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Hospitals With Different Religious Backings Can Still Partner, But Some Challenges Await

As the United States moves forward with healthcare reform, many hospitals and health systems continue to pursue and form partnerships ranging from strategic alliances to sales or mergers. While there is no rule for the type of hospitals or health systems that form the most successful partnerships, similar culture and goals are important. However, just because hospitals may have differences does not mean a partnership will not work. For example, there has been uptick in potential mergers of Catholic and non-Catholic institutions.

Recent examples
Non-profit, secular Faxton St. Luke's Healthcare in Utica, N.Y., and St. Elizabeth Medical Center, a Catholic hospital, announced a unique affiliation — an active parent model — that would allow the hospitals to affiliate while maintaining their respective operating philosophies.

St. Vincent Health System in Little Rock, Ark., a Catholic organization, and the University of Arkansas Medical Sciences, an academic health center, announced they are pursuing in affiliation, while allowing both organizations to preserve their identities.

Earlier this year, a three-way merger between Louisville, Ky.-based University Hospital, a public institution; non-profit Jewish Hospital & St. Mary's HealthCare, also in Louisville; and St. Joseph Health System in Lexington, Ky., part of Englewood, Colo.-based Catholic Health Initiatives, was rejected after state review. Of particular concern was the likelihood that St. Joseph Health's Catholic policies would be extended to University Hospital, which receives taxpayer funds. In addition, University Hospital, which is currently operated by the University of Louisville, serves as a safety-net hospital, and its merger with a Catholic hospital system would have been the first of its kind in the United States. The issues of combining a public health facility with a private and religiously affiliated corporation led to the rejection by Gov. Steve Beshear and Attorney General Jack Conway.

Sinai Health SystemFinally, Chicago-based hospitals, Sinai Health System and Holy Cross Hospital recently signed a letter of intent to merge. Holy Cross would continue to be a Catholic hospital while becoming a part of the non-Catholic Sinai Health System.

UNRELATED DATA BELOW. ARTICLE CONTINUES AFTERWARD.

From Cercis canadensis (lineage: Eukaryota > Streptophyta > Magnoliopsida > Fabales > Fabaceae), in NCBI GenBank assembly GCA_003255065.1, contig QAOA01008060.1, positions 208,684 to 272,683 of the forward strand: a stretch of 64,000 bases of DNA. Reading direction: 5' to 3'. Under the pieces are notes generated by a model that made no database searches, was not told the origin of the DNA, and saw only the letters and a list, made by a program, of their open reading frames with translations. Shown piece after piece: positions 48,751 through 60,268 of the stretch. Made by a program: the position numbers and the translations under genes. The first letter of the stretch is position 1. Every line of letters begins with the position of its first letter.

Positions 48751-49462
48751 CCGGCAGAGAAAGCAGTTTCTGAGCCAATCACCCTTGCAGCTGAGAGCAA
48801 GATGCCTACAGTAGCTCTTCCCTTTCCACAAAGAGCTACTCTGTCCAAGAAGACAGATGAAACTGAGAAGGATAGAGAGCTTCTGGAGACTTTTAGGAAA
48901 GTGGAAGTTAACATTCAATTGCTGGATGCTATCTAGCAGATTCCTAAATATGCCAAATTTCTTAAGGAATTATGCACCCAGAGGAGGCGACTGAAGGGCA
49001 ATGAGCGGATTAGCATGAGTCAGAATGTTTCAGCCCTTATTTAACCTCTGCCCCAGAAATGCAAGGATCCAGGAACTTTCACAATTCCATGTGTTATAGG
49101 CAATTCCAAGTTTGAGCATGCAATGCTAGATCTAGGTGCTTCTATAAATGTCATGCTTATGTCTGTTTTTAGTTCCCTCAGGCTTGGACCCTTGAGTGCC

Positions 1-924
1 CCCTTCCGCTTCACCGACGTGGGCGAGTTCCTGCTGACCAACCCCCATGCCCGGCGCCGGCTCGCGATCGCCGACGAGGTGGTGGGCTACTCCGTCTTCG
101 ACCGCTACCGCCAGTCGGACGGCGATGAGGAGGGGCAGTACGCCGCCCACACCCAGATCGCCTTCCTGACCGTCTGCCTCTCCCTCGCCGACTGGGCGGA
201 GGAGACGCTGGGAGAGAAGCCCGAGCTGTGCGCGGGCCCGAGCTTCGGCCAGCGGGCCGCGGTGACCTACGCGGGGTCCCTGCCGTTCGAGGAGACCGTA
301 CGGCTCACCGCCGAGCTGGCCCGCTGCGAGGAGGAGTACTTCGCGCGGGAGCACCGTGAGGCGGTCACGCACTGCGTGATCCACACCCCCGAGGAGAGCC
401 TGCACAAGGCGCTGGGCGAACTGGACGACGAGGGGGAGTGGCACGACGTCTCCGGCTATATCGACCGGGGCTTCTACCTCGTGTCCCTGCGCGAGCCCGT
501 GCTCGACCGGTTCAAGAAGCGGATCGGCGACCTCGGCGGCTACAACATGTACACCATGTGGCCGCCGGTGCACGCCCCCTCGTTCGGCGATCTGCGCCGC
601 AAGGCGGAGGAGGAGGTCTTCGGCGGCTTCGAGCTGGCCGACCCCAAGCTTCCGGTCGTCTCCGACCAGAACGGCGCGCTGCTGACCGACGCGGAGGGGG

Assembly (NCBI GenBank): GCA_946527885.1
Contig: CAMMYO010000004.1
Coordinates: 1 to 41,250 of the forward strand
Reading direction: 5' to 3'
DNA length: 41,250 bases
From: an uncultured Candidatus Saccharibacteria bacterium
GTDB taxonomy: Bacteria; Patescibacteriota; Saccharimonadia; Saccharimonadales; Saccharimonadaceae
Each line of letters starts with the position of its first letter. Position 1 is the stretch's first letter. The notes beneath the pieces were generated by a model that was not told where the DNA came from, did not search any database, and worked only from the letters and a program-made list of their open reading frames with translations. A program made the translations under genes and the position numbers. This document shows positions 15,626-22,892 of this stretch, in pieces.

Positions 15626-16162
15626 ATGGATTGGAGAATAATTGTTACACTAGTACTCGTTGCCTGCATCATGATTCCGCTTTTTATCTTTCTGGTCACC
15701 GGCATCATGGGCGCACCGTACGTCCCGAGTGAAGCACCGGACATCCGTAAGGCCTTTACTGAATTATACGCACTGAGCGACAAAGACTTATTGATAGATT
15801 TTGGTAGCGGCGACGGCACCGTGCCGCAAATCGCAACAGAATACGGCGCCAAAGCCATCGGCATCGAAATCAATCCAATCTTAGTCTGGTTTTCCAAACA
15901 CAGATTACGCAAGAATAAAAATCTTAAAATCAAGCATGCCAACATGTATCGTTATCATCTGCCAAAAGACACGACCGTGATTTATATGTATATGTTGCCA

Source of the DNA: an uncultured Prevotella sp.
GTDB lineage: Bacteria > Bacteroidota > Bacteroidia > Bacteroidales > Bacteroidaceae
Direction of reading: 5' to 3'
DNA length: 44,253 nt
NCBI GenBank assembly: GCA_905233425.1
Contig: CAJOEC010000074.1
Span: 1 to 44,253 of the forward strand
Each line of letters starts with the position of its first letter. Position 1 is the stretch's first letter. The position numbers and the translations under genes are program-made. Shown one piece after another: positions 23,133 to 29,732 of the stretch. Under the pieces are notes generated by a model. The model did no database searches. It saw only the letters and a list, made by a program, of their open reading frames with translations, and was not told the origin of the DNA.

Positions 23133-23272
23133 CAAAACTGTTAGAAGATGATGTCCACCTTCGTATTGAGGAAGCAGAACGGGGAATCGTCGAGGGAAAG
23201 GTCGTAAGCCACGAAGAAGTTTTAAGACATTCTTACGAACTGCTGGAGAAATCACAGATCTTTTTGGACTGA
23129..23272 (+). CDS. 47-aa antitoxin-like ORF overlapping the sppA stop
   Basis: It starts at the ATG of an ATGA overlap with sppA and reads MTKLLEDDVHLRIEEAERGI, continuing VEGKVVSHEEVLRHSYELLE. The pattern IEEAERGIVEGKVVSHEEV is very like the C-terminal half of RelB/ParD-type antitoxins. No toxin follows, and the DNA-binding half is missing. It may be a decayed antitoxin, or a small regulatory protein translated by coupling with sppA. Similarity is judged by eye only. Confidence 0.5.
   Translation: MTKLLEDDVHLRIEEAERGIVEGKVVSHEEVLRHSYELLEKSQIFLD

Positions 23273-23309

Although Catholic hospitals have ethical and religious and directives, such as what women's health services are offered, and non-Catholic hospitals do not, it does not mean a partnership between those types of organizations cannot work.

"The good news is that Catholic hospitals and non-academic medical centers are a good match for each other. They have many similarities," says Andrew Agwunobi, MD, MBA, leader of the hospital performance improvement practice at Berkeley Research Group. Dr. Agwunobi has also served as COO of St. Joseph Health System, a Catholic organization in Orange, Calif.; CEO of Grady Health System in Atlanta; CEO of Tenet South Fulton Medical Center in East Point, Ga.; and CEO of Providence Health Care, a Catholic organization, in Spokane, Wash.

Cultural similarities
In order for mergers and acquisitions to be successful between Catholic hospitals and non-Catholic hospitals, both sides need to understand that while there are differences in culture, rituals and operations, there are also a lot of similarities. Some of the similarities include:

• A culture of respect for dignity of the patient.
One key underpinning of a Catholic hospital's culture is respect for the dignity of the patient, which translates into providing the highest quality of care even for those who cannot afford it, says Dr. Agwunobi. Similarly, academic medical centers, by definition, teach and provide the "gold standard of care," meaning they always strive to provide the best possible, evidence-based care to every patient. Combine this with academic centers tendency to reach out to needy and vulnerable populations who often cannot afford Andy Agwunobitheir healthcare services and you achieve the same result.

• Focus on a higher mission.
Catholic hospitals are altruistic, emphasizing their mission of care over profits. This similar to an academic medical center's focus on teaching and research to advance patient care. "There is a lot of synergy in the purpose behind these missions," says Dr. Agwunobi.

• Inclusive atmosphere. "Catholic hospitals are very inclusive. They do not preach or proselytize. They welcome all individuals, and academic medical centers are the same," says Dr. Agwunobi.